Wine Bottles Will Change the World
Why the wine industry has the potential to eliminate waste and redefine America’s supply chain.
We are in the early stages of a shift away from from disposable consumer goods to reusables. The World Economic Forum projects that between 20–40% of single-use packaging will become part of the reusable economy by 2030. Despite the perceived narrative about the difficulties of these models, there are already successful examples demonstrating the financial and environmental opportunities of reusable commerce.
The Four Models of Reusable Consumer Goods
Four main models have arisen for reusable commerce, including:
1. Refill at home (e.g., Blueland, Sodastream).
2. Refill on the go (e.g., Algramo, MIWA).
3. Return from home (e.g., Loop, Danone Water Jugs).
4. Return on the go (e.g., Coca-Cola Brazil Universal Bottle, Starbucks Borrow a Cup),
Refill and return from home model have gained the most traction in the US because they do not require major changes to the current infrastructures. However, these models are generally more expensive than refill and return on-the-go models due to costly last mile logistics. Refill and return on-the-go have the greatest opportunity to increase logistical and financial efficiencies that are critical to wide-scale adoption of reusable consumption.
On-the-go refill and return models have been proven to work at scale in several geographies, including Latin America, Japan, and Europe. The most critical part of their infrastructure is the extensive retailer network that makes returns convenient. However, scaling retailer participation is the major hurdle we face in the United States.
In Search of the Right Opportunity
In 2017, our team launched Fresh Bowl, a grab-n-go food business that sells meals in reusable containers. We sold exclusively from our own retail locations with a vertically integrated supply chain. Using this model, we received 85% of our packaging back and we reduced our packaging costs below single-use alternatives.
After COVID impacted our retail foot traffic, we tried moving into retail distribution. However, we encountered barriers from retailers’ operations teams over the logistical complexity, implementation costs, and packaging safety. Our small brand and limited product selection did not have the influence needed to overcome these obstacles.
We needed a new approach — a product and platform powerful enough to overcome these obstacles.
After months of testing, we are convinced that wine is the category that will lead the world for reusable commerce. Its standardized glass packaging, influential and environmentally-conscious producers, and vast network of retail locations make the wine industry perfectly positioned to lead the change.
Wine’s current packaging can be reused without extensive manufacturing changes. Approximately 75% of the wine industry’s volume (by units sold) could transition instantly to one of just six standardized formats without changing producers’ current filling lines or operations. In contrast, it took Haagen-Dazs two years to redesign the packaging and operations to launch their ice cream in reusable containers.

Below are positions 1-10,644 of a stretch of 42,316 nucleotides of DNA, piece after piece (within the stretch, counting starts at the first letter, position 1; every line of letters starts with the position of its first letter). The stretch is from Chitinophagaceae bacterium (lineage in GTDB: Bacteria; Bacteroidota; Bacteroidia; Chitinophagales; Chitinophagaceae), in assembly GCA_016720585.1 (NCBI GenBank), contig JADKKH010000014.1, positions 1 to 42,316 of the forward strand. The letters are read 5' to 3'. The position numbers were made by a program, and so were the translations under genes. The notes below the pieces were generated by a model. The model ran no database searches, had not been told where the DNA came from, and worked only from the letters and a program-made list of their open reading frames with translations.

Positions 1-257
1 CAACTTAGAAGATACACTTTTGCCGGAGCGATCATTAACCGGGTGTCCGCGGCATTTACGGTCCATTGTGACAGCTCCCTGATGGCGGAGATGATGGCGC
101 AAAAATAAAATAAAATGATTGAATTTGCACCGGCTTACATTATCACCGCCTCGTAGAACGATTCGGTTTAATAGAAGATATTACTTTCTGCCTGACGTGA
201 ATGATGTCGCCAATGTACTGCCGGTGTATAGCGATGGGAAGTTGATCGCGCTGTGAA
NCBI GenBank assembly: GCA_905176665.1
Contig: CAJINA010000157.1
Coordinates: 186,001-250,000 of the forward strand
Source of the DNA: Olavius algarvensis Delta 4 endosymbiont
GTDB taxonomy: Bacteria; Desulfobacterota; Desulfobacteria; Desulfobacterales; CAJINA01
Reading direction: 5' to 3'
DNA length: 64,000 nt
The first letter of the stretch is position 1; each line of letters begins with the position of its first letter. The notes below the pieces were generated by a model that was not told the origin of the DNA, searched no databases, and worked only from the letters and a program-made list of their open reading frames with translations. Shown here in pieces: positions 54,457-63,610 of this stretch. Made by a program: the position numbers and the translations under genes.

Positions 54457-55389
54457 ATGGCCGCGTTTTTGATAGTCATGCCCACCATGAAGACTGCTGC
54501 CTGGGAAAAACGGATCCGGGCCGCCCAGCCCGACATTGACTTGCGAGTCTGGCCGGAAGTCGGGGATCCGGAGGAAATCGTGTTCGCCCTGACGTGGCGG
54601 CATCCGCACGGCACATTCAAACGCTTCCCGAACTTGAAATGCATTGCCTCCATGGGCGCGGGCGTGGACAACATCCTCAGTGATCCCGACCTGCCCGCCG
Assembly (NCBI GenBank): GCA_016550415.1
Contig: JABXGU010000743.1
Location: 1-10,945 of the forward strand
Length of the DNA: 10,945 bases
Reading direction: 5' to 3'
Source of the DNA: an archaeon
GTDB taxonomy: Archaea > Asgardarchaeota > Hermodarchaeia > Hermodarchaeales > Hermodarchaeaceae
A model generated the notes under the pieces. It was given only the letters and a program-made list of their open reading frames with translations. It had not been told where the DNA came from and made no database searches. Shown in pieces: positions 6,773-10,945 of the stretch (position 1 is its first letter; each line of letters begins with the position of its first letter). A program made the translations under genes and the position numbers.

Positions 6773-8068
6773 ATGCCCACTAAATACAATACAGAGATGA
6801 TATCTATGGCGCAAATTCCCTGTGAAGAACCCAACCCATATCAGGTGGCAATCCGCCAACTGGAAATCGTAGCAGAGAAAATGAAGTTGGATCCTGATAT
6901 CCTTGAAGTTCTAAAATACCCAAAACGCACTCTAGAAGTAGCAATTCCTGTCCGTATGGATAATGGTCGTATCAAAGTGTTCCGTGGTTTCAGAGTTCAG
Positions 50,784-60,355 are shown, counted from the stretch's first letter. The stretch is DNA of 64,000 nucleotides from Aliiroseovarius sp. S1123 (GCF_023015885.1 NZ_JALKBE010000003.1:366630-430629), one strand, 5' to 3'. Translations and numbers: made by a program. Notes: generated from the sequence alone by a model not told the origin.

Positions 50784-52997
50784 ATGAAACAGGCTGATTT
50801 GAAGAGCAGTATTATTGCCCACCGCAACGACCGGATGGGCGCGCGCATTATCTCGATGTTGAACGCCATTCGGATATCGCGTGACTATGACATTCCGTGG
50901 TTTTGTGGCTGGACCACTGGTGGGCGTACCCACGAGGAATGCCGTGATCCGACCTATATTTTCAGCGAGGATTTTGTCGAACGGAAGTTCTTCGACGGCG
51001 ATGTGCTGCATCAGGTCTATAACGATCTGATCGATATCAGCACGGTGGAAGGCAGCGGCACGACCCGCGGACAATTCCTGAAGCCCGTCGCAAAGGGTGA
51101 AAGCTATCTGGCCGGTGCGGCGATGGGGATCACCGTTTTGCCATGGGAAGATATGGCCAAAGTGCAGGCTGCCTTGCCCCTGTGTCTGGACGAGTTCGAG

In addition, wine producers have the sway to drive fundamental change. Consumer demand for branded products in beer, wine and spirits give producers a strong position in the supply chain. For instance, AB InBev has established thriving beer bottle return programs for Modelo & Corona in Mexico by requiring distributors to exchange empty bottles for new beer.
In the light of the global glass shortage, producers have increased the required ratio of returned bottles to purchased bottles and created a secondary market for empty bottles. Some distributors are now willing to pay retailers up to four times the established Mex$20/crate for the empty bottles.
The example above demonstrates the leverage that major brands hold and the opportunity to align incentives to shift a large and complex supply chain across an entire country.
The Potential Impact of Reusable Wine Bottles
Wine can create the beachhead for reusable commerce. With wine sold at over 1M locations in the United States, this network would give America the largest return network in the world.
Producers who strive to make a positive impact have the opportunity leverage their actions by leading the way. A normal producer in a reuse program, like Good Goods, might reuse thousands of bottles each year, but the retailers and distributors they convince to participate can collect millions of bottles.
Wine bottle reuse represents just part of a much larger opportunity. If wine can drive adoption of reusable models, other industries can follow.
To quote the voice from Field of Dreams, “If you build it, they will come.”
At Good Goods, we are building the field and the wine industry is answering the call. Producers of all sizes are committing to the effort. The dream of reusable bottles in the wine industry is becoming a reality. Together, we are working towards a regenerative economy where the earth is freed up to produce resources, not house more waste. A future that the wine industry is leading.
For more information about Good Goods, please visit our website (www.thegoodgoods.co). If you are a retailer, distributor or producer please fill out our contact form and a team member will connect with you within 24 hours.
- Zach Lawless, CEO of Good Goods